Too polished in parts to be truly ironic and too uneven overall to be completely engaging, the Firehouse Theatre Project's “A Very Merry Unauthorized Children's Scientology Pageant” could have been an indistinct muddle if not for a few good performances, one great one and a couple of winning scenes.
Even so, this musical biography of the life of Scientology founder L. Ron Hubbard — who was also a physicist, a horticulturist and a science-fiction novelist, as we are told several times — is mostly just odd.
A lot of the weirdness springs from the salient facts of Hubbard's life: his rise from relatively obscure beginnings in Nebraska to the leadership of a lucrative spiritual movement that appeals to Hollywood stars — a movement that constantly dodges charges of being a cult. The inherent oddity is enhanced by having Hubbard's esoteric philosophy presented by a cast of 10 youth ranging from 8 to 17 years old performing cheery songs about “auditing” and “e-meters.”
The result is apparently supposed to resemble a surreal school nativity play, full of deadpan irony and amateurish charm. Maybe that was the effect of the original New York production that used actors only 12 and younger, but the Firehouse show is more like a high-school production of “Godspell” gone awry.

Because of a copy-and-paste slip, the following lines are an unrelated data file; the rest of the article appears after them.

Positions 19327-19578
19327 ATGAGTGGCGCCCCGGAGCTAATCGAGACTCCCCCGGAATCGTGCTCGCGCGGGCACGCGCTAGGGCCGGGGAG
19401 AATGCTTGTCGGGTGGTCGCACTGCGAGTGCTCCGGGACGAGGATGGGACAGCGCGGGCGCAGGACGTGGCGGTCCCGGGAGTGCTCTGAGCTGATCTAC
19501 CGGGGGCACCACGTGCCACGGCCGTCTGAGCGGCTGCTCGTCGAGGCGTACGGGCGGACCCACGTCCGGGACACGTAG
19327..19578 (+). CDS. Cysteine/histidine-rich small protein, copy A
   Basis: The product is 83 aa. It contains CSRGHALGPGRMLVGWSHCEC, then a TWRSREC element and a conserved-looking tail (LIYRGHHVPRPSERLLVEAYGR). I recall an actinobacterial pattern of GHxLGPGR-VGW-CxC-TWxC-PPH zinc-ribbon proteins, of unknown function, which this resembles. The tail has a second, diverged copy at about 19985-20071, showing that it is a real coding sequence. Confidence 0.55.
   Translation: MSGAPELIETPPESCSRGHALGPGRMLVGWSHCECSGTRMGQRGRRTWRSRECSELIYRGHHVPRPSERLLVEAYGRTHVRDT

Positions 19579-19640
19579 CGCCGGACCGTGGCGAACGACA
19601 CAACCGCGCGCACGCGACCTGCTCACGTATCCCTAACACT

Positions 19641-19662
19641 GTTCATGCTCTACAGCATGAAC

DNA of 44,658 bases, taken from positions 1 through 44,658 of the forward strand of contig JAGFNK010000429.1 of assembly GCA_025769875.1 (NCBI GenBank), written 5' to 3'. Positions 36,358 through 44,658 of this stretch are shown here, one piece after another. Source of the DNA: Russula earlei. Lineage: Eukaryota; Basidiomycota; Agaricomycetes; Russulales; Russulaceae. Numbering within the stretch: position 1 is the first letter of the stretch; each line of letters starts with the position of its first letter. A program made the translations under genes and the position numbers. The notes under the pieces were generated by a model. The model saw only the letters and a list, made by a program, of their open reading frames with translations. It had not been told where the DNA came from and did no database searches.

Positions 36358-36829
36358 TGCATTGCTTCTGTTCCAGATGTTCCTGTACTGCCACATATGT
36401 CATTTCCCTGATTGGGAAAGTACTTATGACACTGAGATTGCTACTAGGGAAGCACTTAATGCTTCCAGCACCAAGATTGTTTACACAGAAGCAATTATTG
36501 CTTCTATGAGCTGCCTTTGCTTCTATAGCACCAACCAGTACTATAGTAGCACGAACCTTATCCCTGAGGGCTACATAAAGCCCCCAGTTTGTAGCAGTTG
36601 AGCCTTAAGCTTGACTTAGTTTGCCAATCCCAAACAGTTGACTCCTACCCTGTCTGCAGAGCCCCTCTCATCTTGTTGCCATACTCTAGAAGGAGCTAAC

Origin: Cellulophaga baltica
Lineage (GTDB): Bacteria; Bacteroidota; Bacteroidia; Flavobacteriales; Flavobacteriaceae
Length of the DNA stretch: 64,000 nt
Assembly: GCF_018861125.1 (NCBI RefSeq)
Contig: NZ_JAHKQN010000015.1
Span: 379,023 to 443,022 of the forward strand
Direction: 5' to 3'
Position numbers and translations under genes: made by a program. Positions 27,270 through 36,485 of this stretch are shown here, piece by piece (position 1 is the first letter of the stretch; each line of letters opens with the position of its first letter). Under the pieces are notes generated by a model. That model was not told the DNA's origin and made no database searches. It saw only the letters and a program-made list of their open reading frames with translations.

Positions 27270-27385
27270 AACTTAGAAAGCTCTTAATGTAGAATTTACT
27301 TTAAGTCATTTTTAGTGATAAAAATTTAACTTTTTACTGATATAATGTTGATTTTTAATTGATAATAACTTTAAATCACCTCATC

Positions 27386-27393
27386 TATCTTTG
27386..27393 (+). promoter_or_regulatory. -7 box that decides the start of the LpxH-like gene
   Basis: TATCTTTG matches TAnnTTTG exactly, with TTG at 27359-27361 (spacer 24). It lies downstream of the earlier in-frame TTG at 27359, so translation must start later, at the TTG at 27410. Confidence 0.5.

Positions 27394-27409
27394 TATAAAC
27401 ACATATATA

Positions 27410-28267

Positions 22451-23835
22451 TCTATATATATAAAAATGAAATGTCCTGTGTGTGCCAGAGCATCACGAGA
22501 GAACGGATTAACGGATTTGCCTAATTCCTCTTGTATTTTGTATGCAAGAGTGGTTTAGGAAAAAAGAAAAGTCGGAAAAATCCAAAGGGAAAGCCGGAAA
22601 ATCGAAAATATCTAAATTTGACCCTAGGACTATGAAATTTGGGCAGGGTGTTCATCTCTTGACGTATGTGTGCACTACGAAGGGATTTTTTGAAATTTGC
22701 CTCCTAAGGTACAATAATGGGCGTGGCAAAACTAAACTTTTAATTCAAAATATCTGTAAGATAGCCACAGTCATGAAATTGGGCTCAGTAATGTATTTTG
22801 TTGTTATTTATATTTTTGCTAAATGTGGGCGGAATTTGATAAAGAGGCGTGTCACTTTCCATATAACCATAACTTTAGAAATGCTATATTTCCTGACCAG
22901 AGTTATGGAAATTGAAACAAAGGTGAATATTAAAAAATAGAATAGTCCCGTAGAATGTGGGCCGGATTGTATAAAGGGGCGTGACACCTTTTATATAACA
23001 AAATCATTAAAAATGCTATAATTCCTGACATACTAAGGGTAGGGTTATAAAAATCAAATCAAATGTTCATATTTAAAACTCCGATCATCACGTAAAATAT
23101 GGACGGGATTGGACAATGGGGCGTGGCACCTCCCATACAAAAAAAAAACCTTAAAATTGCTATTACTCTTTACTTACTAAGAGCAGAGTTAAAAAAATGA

There's certainly charm on display. Dylan Moon plays Hubbard with an endearing smile and a winning nonchalance. Narration is provided with poise and a vibrant voice by Mackenzie Newman. And the youngest members of the cast, the adorable duo of Elinor Jenkins and Sophie Shannon, are sweetly amusing, embodying Hubbard's whacked-out concept of the Reactive Mind and the Analytical Mind.
But vocally, the cast is all over the place, wobbly in some spots and wildly out of tune in others. The primarily techno-rock songs by playwright Kyle Jarrow are serviceable enough but hearing them was hampered by technical difficulties opening night. Between that and the cast's uneven delivery it's difficult to even judge the musical direction of Kim Fox and Leilani Mork.
One shining light throughout the production is Allison Gilman, her performance focused and her characters crisply defined. Her New Yorker was sassy, her Auditor a wickedly whirling dervish and her lost soul Annie downright spooky as she dangles on Hubbard's manipulative strings. The scene with Annie and an energized light-saber dance (choreography by Laine Satterfield) are the highlights of the show. I laughed several times during “Pageant” — particularly at the repeated questions about what the L. in Hubbard's name stands for — but I left the theater scratching my head. S
“A Very Merry Unauthorized Children's Scientology Pageant” runs through Jan. 18 at the Firehouse Theatre, 1609 W. Broad St. Tickets are $10-$25. Call 355-2001 or visit www.firehousetheatre.org.